To return the converted file as a task result we modify the task script like so:

# convert file to html
textutil -convert html -output result.html "$1"

echo "---" echo "{KosmicFile: result.html}"

See the next section for an explanation of how this works. Note that we have an extra option to the textutil command to save our converted file as result.html.

Now when we run the task and select our RTF document the task result consists of an HTML file icon. Double clicking the icon will display a preview of the file content. The file can be saved by selecting menu File - Save "result.html" As...

KosmicTask Result Handling

Many tasks can return results simply by printing (or echoing in the case of our example). If the required result is simply a piece of text or a number then nothing further is required. In order to handle more complex results such as files and lists of objects KosmicTask uses a standard syntax to identify the structure of the result. The syntax used is called YAML and is easy for a task to generate and for you to read. You can read more about result handling later in this guide.

In order to return a structured result we simply need to print the the structure using our YAML syntax and make use of a number of keywords.

When returning a structured result in this way we first print the YAML document marker:

echo "---"

This identifies the result as a structured result and KosmicTask will attempt to interpret the result so. If there is an error anywhere in the printed result then KosmicTask will simply return the result string and will not attempt to decode it further.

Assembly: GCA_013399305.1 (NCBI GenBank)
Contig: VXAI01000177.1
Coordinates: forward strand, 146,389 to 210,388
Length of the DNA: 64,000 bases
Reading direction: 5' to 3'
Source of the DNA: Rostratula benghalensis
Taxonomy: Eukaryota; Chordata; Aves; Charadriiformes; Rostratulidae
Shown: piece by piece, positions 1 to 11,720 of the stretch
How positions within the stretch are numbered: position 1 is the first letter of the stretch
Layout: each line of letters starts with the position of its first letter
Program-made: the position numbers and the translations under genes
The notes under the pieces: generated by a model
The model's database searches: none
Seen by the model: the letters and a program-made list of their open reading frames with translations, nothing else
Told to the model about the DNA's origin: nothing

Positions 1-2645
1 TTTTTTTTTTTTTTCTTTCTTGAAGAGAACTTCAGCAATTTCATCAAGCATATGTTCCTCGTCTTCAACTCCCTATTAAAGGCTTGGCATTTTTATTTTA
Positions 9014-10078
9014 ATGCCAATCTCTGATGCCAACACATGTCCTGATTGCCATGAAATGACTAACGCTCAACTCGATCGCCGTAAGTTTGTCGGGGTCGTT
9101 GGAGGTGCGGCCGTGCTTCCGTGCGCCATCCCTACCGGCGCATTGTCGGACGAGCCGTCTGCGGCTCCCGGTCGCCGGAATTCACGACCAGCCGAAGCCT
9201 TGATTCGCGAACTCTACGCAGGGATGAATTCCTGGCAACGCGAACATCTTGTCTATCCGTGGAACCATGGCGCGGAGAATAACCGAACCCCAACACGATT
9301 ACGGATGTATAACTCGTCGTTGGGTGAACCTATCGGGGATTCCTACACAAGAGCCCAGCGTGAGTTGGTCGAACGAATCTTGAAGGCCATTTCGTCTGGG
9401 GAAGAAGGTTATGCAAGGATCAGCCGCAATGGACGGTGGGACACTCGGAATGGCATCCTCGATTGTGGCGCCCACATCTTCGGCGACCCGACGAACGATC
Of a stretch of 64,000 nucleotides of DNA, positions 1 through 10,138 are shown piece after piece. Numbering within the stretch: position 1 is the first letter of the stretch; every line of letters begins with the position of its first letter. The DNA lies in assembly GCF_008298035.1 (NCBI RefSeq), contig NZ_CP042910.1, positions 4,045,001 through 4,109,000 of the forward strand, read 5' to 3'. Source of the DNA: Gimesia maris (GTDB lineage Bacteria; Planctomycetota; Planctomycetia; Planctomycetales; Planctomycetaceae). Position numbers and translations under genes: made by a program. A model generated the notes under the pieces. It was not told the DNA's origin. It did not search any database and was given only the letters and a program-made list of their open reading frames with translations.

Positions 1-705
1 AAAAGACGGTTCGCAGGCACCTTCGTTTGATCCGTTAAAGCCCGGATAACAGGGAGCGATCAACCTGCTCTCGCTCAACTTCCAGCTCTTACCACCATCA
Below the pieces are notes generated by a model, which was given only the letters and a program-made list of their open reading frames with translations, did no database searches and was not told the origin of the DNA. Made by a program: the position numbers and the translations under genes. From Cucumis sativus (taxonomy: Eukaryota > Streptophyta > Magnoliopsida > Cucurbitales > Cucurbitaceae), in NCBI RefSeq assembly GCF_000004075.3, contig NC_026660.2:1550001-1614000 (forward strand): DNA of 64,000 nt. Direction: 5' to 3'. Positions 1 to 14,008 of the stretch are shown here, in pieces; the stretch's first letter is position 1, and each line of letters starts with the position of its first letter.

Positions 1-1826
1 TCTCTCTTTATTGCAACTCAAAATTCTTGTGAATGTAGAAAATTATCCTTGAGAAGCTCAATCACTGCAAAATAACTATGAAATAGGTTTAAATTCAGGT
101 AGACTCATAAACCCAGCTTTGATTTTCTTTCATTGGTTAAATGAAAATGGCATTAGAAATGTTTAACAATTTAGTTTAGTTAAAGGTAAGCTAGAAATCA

Next we make use of the KosmicFile keyword. This informs KosmicTask that the value associated with the keyword is a file to be returned as part of the task result.

echo "{KosmicFile: result.html}"

The curly braces are YAML syntax for associating a value with a key. When KosmicTask scans such a result it notes the presence of the KosmicFile key and returns the contents of the indicated file as part of the task result.

Result File Handling

In our example we simply chose result.html as our file name and you might think, well, what happens if this file already exists? In this case KosmicTask has created a temporary, initially empty, working directory for us so we can confidently create new files without worrying about old files.

Another question might be, well if I share my task over the network and everyone starts using it won't I soon accumulate lots of copies of their converted files? The answer is no. When a task completes KosmicTask deletes all the files that were created in the tasks working directory. All other files created by a task in other directories remain untouched.

In fact the different scripting languages supported by KosmicTask handle the temporary files created by tasks in different ways depending on their requirements. The same principal applies that if the file is created in the recommended manner it will be automatically deleted when the task completes.

For any particular scripting language the best way to find out how to create task result files is to open the Resource Browser (menu Window - Resource Browser). Each language defines a File template that demonstrates how to correctly create result files. In addition you can refer to the usage document that is included in the browser for each scripting language (select the Documents item for your scripting language with the Resource Browser left hand pane). 

Improving Our Task - Part 2

Now our task is genuinely useful. We can convert a selected RTF file into HTML and we can even share our task over the network. However we still have to launch Pages, open our Pages document, export our document as RTF and then convert it using KosmicTask. It would certainly be better if our task could achieve all this too.

In order to improve our task further we will need to automate Pages. This aspect of improving our task is discussed in the Application Automation Guide